— The top-layer application engineer may not have knowledge/resources to troubleshoot all problems, since he's specialized in only one area.

— Some layers won't have enough to do, while other layers will be overworked. So this model may only make sense if you have a large group so the slowest job can keep busy.

— …but, it's not clear how to divide work as you scale up. E.g., what if there's too much work for one the application-layer guy?


Device model: each physical object is "owned" by somebody, who's responsible for everything on that.


— Neatly fits asset ownership within an organization (maybe)

— Engineers can have deep experience in their devices. E.g., Cisco cert here, Nortel cert there

— Easy to point fingers…I mean, divide responsibility…corresponding to physical interfaces on the devices.


— Wastes expertise. e.g., if one guy owns a cisco router and another owns a nortel router, you've got two people with half a job with largely overlapping experience, probably bored with their job

— Nobody really understands the whole product

— Easy to point fingers…I mean, divide responsibility…corresponding to physical interfaces on the devices. "The packet is leaving my box…it must be on your end."


The SME model: the system is broken into specific specialties by subject matter, and individuals are assigned to be experts in those areas. SM's might include: SBC, App Server, Net Server, Billing, Provisioning, Client Call Control, PSTN access, SIP, MGCP, fault detection, etc.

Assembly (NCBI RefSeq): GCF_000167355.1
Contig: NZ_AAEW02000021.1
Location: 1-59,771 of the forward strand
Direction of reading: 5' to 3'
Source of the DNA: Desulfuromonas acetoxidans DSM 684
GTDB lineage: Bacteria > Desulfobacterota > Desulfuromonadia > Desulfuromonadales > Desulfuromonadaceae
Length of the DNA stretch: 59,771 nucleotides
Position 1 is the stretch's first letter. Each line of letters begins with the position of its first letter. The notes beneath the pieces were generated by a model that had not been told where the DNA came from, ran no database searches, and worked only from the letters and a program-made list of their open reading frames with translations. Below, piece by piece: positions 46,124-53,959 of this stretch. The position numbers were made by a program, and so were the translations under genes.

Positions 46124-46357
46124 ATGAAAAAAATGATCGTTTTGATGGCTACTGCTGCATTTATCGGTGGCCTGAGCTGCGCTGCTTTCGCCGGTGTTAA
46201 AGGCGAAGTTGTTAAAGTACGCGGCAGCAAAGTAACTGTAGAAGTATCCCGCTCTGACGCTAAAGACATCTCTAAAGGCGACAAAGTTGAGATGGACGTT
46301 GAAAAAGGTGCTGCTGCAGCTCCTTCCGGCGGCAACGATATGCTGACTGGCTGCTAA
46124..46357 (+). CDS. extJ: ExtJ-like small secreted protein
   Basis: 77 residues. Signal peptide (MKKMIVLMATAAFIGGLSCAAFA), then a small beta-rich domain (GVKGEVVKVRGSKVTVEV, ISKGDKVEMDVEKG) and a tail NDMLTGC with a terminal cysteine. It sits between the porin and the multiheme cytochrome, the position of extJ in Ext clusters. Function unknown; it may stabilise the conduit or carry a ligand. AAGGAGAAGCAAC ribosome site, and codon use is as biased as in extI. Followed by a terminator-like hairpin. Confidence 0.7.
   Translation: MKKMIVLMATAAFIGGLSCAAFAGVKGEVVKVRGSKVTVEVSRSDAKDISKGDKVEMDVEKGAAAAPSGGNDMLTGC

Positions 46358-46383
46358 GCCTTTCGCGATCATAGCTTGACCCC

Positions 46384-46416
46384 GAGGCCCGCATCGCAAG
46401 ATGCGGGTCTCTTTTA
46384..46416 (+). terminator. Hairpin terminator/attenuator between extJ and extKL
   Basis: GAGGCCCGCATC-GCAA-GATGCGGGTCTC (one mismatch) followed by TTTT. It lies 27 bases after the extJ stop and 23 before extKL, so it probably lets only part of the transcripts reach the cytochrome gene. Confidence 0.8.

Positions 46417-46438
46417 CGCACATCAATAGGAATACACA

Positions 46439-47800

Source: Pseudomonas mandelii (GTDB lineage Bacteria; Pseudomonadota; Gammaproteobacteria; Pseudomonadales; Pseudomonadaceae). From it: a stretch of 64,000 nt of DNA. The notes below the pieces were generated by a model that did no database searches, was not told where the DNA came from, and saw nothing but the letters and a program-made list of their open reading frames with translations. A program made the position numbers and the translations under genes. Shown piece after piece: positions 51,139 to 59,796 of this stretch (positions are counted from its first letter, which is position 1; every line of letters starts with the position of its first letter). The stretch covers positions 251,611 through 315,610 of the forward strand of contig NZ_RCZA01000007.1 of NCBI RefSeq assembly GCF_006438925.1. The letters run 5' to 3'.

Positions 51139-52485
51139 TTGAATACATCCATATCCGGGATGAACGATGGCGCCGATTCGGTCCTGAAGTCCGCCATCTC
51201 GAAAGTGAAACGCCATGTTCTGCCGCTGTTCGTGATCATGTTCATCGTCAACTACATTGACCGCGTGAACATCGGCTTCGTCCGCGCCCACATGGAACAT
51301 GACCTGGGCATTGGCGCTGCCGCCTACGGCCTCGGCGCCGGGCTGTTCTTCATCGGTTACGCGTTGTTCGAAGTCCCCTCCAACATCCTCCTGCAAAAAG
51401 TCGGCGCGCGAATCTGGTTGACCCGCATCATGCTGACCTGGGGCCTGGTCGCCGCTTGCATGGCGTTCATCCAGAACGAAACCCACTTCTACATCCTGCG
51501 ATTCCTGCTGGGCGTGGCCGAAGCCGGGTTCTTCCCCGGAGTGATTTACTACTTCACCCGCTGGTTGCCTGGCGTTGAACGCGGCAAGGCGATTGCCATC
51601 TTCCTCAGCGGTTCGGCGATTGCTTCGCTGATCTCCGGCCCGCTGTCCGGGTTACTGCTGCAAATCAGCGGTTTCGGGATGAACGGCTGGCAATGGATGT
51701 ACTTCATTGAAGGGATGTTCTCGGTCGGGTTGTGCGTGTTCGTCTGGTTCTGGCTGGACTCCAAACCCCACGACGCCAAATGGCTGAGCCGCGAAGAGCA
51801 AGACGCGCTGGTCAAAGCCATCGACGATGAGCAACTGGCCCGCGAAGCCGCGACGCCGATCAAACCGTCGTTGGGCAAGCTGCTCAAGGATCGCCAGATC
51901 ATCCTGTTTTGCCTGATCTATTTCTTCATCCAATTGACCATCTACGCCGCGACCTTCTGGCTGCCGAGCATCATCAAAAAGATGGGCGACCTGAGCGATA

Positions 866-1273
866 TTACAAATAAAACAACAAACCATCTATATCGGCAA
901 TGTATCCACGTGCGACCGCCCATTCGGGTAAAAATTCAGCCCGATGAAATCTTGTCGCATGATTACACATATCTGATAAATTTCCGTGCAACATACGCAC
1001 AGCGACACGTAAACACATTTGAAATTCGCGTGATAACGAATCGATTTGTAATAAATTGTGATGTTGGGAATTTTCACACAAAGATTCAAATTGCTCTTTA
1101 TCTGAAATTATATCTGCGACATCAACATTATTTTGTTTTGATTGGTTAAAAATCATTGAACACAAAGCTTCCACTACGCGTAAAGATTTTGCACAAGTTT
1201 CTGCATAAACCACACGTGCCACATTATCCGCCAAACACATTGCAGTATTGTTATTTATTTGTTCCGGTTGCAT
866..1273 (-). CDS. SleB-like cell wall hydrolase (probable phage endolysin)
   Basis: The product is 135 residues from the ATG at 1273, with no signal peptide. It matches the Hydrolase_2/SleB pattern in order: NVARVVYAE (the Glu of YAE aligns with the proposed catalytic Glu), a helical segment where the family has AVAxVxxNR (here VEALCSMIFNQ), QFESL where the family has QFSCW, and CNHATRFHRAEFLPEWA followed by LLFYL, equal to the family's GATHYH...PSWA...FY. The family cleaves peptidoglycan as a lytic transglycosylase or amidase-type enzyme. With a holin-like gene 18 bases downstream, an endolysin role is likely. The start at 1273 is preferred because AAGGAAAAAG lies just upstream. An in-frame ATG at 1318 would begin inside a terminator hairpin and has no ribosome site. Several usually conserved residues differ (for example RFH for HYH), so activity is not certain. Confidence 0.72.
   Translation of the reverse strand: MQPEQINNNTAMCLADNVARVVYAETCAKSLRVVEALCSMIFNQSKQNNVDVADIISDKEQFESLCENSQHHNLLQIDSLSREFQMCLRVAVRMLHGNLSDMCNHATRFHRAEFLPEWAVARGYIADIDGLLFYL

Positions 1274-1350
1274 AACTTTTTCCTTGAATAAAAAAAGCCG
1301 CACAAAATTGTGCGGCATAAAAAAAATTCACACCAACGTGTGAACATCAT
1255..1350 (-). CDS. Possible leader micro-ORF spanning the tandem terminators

— Promotes deep expertise in the subject matter

— Matches an academic model of divide research topics


— Very weak on design — no engineer has overall design authority or comprehension

— SMEs may know their area in the abstract, but have trouble with the overall application

— Being an SME may not be enough to keep a person busy


The Knuth model (SME-graph): Like the SME model, but each specialty has at least two experts, and each expert has at least two specialties. The purpose is to ensure all the specialties are connected, so it's best to require dissimilar expertise.


— Overall system is owned by the whole team, so decisions aren't made in isolation


— No single technical mind responsible for overall product operation and uniform design. This may result in an overly-complicated, fragile system.


Network Region Model: The network is divided into segments, and engineers are assigned regions. Then they do everything within their region. E.g., one engineer might handle the customer access network, another handles the outside of the SBC (i.e. the core network part connected to the Internet), and another handles the inside of the core.


— Engineers work across functions within their network region, e.g., physical layer, switching, routing, application, performance, etc.


— Nobody technical owns the whole product